Housing Technology interviewed the London Borough of Ealing’s health and safety manager for assets and property within its regeneration and housing division about his experiences of selecting and deploying IoT-based fire safety devices and monitoring software from FireAngel.
What is your background at Ealing Council and previous organisations?
After a period in the electrical contracting industry, I moved into facilities management for a local authority, managing their corporate estate. As is often the case in the public sector, through the perpetual cycle of efficiency savings, outsourcing and service reviews, my role expanded over the years to pick up health and safety management and, later, emergency planning.
My last interim assignment was with the Royal Borough of Kensington & Chelsea, where I had the privilege of working as part of the management team, transforming the housing repairs service following the Grenfell Tower disaster. This was an incredibly humbling experience where I was fortunate to work with residents who showed their unwavering resilience, engaging at every opportunity to help shape their services and leading the long road to improvement and recovery.
At Ealing, my role includes health and safety management within the housing service as well as technical and operational support to our mechanical and electrical, asset investment and DLO teams.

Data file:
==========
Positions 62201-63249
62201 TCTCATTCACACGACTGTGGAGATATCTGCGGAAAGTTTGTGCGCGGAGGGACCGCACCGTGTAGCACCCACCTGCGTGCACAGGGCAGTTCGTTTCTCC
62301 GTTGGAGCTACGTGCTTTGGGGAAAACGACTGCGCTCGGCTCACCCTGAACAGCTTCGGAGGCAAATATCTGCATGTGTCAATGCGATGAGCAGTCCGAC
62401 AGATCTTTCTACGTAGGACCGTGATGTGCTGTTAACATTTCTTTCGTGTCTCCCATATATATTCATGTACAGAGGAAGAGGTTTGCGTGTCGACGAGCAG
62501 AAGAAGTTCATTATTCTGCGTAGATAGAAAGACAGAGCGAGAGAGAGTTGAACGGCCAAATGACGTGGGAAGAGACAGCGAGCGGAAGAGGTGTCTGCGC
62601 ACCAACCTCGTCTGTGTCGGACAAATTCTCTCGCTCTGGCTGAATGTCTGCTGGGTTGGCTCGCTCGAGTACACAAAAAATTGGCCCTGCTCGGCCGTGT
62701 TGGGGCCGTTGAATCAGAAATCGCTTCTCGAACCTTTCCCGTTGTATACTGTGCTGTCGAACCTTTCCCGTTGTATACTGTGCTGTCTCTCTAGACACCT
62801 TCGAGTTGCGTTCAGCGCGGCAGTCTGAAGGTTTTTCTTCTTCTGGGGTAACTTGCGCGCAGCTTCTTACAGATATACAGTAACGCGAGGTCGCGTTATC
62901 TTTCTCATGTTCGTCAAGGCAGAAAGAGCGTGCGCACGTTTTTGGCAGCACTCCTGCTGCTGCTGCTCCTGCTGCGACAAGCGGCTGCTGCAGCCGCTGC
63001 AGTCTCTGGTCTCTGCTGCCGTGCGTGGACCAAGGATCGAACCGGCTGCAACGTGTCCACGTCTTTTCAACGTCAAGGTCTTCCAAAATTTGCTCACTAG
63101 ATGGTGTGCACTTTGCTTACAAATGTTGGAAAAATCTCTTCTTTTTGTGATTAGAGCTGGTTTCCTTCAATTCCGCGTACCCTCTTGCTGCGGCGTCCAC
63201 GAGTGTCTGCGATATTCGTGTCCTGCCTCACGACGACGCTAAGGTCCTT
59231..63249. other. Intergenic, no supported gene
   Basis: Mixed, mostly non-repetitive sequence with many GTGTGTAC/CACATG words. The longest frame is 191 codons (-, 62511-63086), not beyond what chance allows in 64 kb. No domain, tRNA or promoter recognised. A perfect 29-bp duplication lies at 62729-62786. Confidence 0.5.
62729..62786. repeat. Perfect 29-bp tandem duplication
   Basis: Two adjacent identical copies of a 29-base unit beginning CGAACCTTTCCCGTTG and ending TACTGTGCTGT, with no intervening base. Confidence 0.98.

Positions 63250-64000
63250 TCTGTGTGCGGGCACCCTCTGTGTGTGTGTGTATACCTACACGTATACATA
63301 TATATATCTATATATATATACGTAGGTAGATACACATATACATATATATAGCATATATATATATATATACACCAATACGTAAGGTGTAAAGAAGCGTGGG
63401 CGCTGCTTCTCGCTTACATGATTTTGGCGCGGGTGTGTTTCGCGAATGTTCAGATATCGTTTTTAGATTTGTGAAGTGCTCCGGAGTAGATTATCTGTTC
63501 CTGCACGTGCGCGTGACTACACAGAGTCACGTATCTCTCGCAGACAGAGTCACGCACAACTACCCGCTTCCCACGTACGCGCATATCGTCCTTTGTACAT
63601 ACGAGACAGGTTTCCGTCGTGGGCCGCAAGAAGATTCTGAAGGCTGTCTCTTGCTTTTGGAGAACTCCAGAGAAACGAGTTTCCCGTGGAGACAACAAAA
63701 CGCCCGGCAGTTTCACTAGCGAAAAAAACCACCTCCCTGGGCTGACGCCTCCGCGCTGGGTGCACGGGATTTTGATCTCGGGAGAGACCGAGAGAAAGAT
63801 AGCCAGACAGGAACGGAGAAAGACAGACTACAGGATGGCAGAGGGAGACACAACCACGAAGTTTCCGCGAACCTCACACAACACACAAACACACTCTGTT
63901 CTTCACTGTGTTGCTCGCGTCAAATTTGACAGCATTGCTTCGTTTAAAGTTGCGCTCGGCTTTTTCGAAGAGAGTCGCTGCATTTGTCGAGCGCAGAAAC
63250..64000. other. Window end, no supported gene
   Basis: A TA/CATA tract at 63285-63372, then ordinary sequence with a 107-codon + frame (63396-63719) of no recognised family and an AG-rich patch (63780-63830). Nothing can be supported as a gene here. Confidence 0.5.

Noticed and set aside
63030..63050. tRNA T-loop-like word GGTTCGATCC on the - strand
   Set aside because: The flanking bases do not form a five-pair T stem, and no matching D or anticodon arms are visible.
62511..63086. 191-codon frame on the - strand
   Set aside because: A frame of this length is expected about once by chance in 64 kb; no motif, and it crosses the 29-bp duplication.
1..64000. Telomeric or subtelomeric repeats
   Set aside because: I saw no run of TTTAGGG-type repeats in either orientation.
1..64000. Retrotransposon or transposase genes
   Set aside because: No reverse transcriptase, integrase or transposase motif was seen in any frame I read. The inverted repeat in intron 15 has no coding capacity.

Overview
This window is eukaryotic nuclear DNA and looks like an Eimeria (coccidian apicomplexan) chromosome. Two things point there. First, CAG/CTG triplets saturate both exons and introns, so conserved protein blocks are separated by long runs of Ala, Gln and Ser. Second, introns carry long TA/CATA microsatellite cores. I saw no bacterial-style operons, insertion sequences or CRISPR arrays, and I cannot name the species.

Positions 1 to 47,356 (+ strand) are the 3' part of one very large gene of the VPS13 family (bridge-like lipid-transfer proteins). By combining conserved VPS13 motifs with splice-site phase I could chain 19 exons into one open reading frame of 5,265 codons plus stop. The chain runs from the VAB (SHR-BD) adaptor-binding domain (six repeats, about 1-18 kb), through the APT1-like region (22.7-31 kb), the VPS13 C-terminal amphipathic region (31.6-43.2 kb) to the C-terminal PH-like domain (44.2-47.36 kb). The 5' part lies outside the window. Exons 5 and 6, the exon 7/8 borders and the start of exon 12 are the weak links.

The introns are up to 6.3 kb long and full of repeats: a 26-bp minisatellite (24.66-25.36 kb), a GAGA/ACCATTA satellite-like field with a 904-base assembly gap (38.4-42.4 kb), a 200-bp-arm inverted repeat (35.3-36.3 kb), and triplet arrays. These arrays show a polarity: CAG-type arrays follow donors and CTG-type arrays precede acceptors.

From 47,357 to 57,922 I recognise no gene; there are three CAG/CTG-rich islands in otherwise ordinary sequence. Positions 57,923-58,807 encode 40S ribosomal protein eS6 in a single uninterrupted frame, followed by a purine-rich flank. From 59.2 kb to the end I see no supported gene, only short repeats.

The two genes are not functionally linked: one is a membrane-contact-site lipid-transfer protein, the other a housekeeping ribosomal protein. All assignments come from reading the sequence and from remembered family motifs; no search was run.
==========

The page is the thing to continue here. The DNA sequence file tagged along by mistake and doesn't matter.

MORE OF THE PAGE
What was your experience of IoT before the adoption of FireAngel Connected?
Connected stuff isn’t a new idea; the IoT label always seems a bit ‘Emperor’s new clothes’ because engineers have been connecting remote devices to other places for a very long time now. After all, traffic lights, railway signals and weather monitoring kit has been ‘connected’ and sharing status information long before the internet was invented.
Like my peers in the commercial and industrial sectors, I’ve installed lots of remotely-connected, IP-based systems over the last 15 years. These have ranged from access control and security systems in remote library buildings through to climate control, fire detection and lighting controls across large office campuses.
Why did you consider an IoT solution?
Why wouldn’t we? Smoke detectors are a fairly long-term investment and whatever we fit now will be there for another decade.